Last night, I ran into the woman who hired me for my first job shortly after I moved to Baltimore 23 years ago. The chance encounter made me reflect on the me of two decades ago, back when I was the communications coordinator at the Maryland Food Committee, a non-profit organization that worked to bring an end to hunger and poverty in the state. Lofty goals! It was hard, grim work, immersing myself into people’s lives of quiet, and not-so-quiet, desperation. Attempting to make the face of hunger real instead of a nebulous abstraction, I’d interview people for stories I’d run in a monthly newsletter. Their stories are still vividly fixed in my heart, so generously shared with a fairly naïve, small-town girl from Minnesota, transplanted to a decently sized and decidedly complicated East Coast city. Stories of homes filled with flaking lead paint picked at and ingested by children desperate with hunger who were then left with unalterable brain damage. Stories of hard-working men, laid off, no family support system, forced to live on the street, trying to find a new job with no phone number to list on job applications, no address.
My office was in a clapboard row house on 25th Street. The neighborhood on the unquestionably sketchy side, one day, as two colleagues and I walked to grab some lunch at a local deli, someone grabbed the wallet out of my coworker’s hand and sprinted off with it. She mourned not the loss of the money, but the picture of her infant son, and was relieved when her empty wallet was retrieved from a nearby dumpster, cash free, but still picture rich, the next day. I admit I was somewhat intimidated by my new surroundings, but strove to push down my fears of driving and walking around some of Baltimore’s roughest neighborhoods and public housing complexes as I tried to do what needed doing for my job of making the invisible visible — telling the tough stories and trying to open people’s hearts and minds to food inequity issues.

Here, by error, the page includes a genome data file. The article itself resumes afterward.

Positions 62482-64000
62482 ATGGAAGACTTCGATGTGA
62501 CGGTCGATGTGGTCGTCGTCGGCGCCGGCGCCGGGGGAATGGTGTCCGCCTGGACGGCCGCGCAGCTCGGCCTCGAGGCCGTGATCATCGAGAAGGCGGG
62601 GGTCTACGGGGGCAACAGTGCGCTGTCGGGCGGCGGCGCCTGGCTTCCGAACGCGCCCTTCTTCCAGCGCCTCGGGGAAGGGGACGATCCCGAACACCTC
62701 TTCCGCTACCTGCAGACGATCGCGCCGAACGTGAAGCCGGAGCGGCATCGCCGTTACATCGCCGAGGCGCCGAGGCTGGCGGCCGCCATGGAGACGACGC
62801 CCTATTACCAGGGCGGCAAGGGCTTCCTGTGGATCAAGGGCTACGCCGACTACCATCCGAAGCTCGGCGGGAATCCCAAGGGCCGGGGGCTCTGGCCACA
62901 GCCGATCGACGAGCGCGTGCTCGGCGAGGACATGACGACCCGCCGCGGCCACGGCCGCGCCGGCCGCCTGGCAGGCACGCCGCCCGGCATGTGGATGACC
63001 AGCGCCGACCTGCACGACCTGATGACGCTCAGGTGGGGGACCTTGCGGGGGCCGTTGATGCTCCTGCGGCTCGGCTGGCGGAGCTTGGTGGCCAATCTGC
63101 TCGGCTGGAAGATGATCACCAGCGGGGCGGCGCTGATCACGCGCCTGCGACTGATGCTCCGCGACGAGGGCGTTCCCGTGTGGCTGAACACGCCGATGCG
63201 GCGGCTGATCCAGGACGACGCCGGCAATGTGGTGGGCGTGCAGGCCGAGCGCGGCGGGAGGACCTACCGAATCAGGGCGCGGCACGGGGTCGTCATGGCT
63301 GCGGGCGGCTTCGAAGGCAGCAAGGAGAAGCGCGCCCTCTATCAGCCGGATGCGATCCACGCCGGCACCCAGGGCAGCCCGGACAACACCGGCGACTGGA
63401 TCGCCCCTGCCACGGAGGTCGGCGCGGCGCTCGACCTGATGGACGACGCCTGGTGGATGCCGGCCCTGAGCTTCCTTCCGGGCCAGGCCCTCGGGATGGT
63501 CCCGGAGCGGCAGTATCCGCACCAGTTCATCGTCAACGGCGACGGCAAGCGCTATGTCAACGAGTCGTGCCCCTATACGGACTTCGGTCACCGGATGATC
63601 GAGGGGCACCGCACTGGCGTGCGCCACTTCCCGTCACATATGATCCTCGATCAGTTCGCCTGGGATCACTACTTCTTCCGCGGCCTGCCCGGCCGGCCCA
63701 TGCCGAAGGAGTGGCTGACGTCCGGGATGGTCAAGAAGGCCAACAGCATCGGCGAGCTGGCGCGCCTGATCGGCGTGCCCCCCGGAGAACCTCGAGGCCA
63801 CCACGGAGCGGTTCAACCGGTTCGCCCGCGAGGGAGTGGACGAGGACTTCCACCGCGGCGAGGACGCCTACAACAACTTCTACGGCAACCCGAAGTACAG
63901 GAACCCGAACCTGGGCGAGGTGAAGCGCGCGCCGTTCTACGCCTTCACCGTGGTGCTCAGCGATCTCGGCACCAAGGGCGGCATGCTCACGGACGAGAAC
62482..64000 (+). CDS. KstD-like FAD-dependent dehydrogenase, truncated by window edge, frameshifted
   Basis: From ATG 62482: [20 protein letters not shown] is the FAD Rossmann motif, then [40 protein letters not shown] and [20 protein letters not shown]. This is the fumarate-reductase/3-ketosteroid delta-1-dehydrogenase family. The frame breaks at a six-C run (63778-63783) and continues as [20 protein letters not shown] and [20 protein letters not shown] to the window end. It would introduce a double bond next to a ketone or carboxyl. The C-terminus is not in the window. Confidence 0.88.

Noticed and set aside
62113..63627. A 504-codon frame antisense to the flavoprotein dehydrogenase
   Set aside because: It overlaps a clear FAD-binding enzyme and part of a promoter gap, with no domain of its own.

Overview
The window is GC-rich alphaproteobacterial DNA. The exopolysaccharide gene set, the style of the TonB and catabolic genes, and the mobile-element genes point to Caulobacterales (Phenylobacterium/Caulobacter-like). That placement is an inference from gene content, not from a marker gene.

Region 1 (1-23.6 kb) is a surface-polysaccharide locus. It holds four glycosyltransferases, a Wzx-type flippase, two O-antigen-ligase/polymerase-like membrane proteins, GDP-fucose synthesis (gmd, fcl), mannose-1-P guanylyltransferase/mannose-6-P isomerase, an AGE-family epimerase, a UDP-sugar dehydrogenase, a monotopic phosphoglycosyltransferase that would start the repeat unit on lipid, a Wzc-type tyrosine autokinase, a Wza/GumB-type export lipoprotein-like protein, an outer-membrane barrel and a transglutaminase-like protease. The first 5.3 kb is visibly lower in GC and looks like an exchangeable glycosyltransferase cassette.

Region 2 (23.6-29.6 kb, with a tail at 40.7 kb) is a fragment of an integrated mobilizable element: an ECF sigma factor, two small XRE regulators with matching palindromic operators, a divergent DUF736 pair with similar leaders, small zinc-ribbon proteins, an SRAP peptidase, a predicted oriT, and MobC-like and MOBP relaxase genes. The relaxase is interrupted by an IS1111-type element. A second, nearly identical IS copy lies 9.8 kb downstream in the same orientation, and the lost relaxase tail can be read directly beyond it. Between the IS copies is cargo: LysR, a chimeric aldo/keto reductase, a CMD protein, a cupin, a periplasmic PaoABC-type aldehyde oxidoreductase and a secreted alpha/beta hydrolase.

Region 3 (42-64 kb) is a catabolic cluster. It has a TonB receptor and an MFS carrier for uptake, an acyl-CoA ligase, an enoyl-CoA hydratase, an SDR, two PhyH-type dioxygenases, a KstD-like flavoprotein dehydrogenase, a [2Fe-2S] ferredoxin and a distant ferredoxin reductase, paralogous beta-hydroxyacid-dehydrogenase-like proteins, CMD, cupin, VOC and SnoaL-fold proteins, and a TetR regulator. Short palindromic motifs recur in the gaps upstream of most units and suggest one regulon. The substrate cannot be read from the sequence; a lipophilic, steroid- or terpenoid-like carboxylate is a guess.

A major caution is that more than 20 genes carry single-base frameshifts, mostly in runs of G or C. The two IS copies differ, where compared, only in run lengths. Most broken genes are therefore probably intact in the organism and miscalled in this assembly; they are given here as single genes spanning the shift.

We all worked long hours in our dark and sparse offices, educating the public about the serious problem of hunger in Maryland, lobbying for better legislation to provide school breakfast to children and permanently eradicate hunger, working in partnership with the Maryland Food Bank to make sure soup kitchens and food pantries could meet the demand and feed all people in need. (Did you know many soup kitchens close in the summer simply because they can’t manage the additional burden of feeding children who would usually be served at least one or two meals a day in school under the free and reduced school lunch plan? Heartbreaking stuff.)
In this professional environment, the cramped row house, rooms stuffed with desks and earnest advocates, drawers bursting with data on all that is lacking, on the empty refrigerators, and emptier pockets, a colleague and I decided to start, of all things, a Joy Committee. We saw yet another unmet need, another form of emptiness, so we held a meeting of two and started a campaign to transform the tone of our somber office to one of gratitude and cheer. Our approach was simple and direct, leaving random notes of appreciation for staff, surprising people with flowers cut from gardens and slipped into plastic tumblers repurposed to vases, dispensing hugs and taking the time to warmly greet people and drench them with smiles as they resolutely trudged to their tiny, allotted spaces, wearing crab-shaped deely-bopper headbands as we conducted the day’s business around the office. We strove to inject laughter into every day.
The Maryland Food Committee staff had become a pretty gruff bunch, driven to darkness because we gazed on all that is wrong all day long. We’d taken to donning hair shirts and filling our shoes with tacks, concerned that any signs of personal peace or happiness could be construed as a lack of commitment to our righteous cause. All that really did was make our hard work harder and our staff burn out sooner, yearn to head out to some space that offered more radiance and softer attire. Embracing joy where we could find it did not detract from our productivity or passion for justice, it just made the pain and injustice we witnessed every day slightly more endurable.
My dedication to the Joy Committee, formed 23 years ago at my desk pushed up against the loading dock doors in that row house on 25th Street, has never left me. Until last night, I’d pretty much forgotten about the period of official ratification of my fringe committee. Although I eventually moved on from the Maryland Food Committee, I realize that I’ve attempted to remain a lifelong member of the Joy Committee. How different am I now than I was 23 years ago? Very. And not much at all.